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Front Psychiatry. 2016 Mar 7;7:30. doi: 10.3389/fpsyt.2016.00030. eCollection 2016.

Ventral Tegmental Area Afferents and Drug-Dependent Behaviors.

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  • 1Department of Biology, Neurosciences Institute, University of Texas at San Antonio , San Antonio, TX , USA.


Drug-related behaviors in both humans and rodents are commonly thought to arise from aberrant learning processes. Preclinical studies demonstrate that the acquisition and expression of many drug-dependent behaviors involves the ventral tegmental area (VTA), a midbrain structure comprised of dopamine, GABA, and glutamate neurons. Drug experience alters the excitatory and inhibitory synaptic input onto VTA dopamine neurons, suggesting a critical role for VTA afferents in mediating the effects of drugs. In this review, we present evidence implicating the VTA in drug-related behaviors, highlight the diversity of neuronal populations in the VTA, and discuss the behavioral effects of selectively manipulating VTA afferents. Future experiments are needed to determine which VTA afferents and what neuronal populations in the VTA mediate specific drug-dependent behaviors. Further studies are also necessary for identifying the afferent-specific synaptic alterations onto dopamine and non-dopamine neurons in the VTA following drug administration. The identification of neural circuits and adaptations involved with drug-dependent behaviors can highlight potential neural targets for pharmacological and deep brain stimulation interventions to treat substance abuse disorders.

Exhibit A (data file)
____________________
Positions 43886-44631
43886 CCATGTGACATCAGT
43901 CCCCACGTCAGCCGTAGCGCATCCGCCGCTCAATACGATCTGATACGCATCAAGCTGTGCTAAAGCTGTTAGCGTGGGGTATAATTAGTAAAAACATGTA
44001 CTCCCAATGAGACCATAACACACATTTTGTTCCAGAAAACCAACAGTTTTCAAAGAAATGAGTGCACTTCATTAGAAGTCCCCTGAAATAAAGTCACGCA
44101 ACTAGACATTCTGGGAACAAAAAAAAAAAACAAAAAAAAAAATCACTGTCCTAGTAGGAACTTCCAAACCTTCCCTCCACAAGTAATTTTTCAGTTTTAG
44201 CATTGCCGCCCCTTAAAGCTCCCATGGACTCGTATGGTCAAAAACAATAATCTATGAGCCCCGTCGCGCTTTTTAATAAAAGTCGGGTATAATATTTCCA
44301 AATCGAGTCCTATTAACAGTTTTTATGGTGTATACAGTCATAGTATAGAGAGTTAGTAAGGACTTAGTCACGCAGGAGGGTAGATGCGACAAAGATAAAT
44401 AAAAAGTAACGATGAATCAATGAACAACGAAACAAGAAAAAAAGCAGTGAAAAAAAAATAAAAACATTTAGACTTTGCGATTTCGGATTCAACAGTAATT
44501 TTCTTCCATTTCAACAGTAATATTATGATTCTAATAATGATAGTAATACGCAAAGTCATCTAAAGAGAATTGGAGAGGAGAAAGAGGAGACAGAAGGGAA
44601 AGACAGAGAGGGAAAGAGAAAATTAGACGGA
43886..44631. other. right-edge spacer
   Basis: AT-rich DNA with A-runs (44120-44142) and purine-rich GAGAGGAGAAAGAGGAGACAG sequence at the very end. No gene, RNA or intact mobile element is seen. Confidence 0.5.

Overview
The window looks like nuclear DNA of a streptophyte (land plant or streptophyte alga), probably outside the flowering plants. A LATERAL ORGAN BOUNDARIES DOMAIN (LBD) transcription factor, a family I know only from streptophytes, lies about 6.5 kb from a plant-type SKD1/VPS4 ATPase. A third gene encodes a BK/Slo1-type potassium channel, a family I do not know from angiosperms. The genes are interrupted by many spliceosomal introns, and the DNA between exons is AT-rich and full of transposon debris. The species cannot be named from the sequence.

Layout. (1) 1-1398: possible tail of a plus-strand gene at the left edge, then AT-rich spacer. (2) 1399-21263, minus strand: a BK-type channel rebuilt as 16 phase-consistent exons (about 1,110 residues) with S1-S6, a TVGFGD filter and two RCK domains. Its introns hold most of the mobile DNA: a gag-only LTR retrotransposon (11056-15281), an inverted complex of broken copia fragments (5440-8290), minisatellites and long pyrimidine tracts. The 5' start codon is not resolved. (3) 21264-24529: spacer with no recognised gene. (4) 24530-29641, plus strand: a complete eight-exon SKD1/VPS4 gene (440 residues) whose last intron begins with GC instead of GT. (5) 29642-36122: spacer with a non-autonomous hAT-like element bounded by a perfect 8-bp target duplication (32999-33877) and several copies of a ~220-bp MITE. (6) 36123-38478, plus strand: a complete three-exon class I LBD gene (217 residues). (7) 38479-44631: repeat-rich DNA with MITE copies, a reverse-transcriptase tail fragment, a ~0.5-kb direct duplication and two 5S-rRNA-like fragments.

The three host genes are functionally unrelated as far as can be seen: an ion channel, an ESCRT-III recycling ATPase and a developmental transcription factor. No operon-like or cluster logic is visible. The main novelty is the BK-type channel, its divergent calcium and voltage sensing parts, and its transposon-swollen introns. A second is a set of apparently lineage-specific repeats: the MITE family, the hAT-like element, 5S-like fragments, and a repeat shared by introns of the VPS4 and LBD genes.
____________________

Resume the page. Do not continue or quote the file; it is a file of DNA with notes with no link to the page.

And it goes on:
VTA; addiction; dopamine; plasticity; substance use disorders

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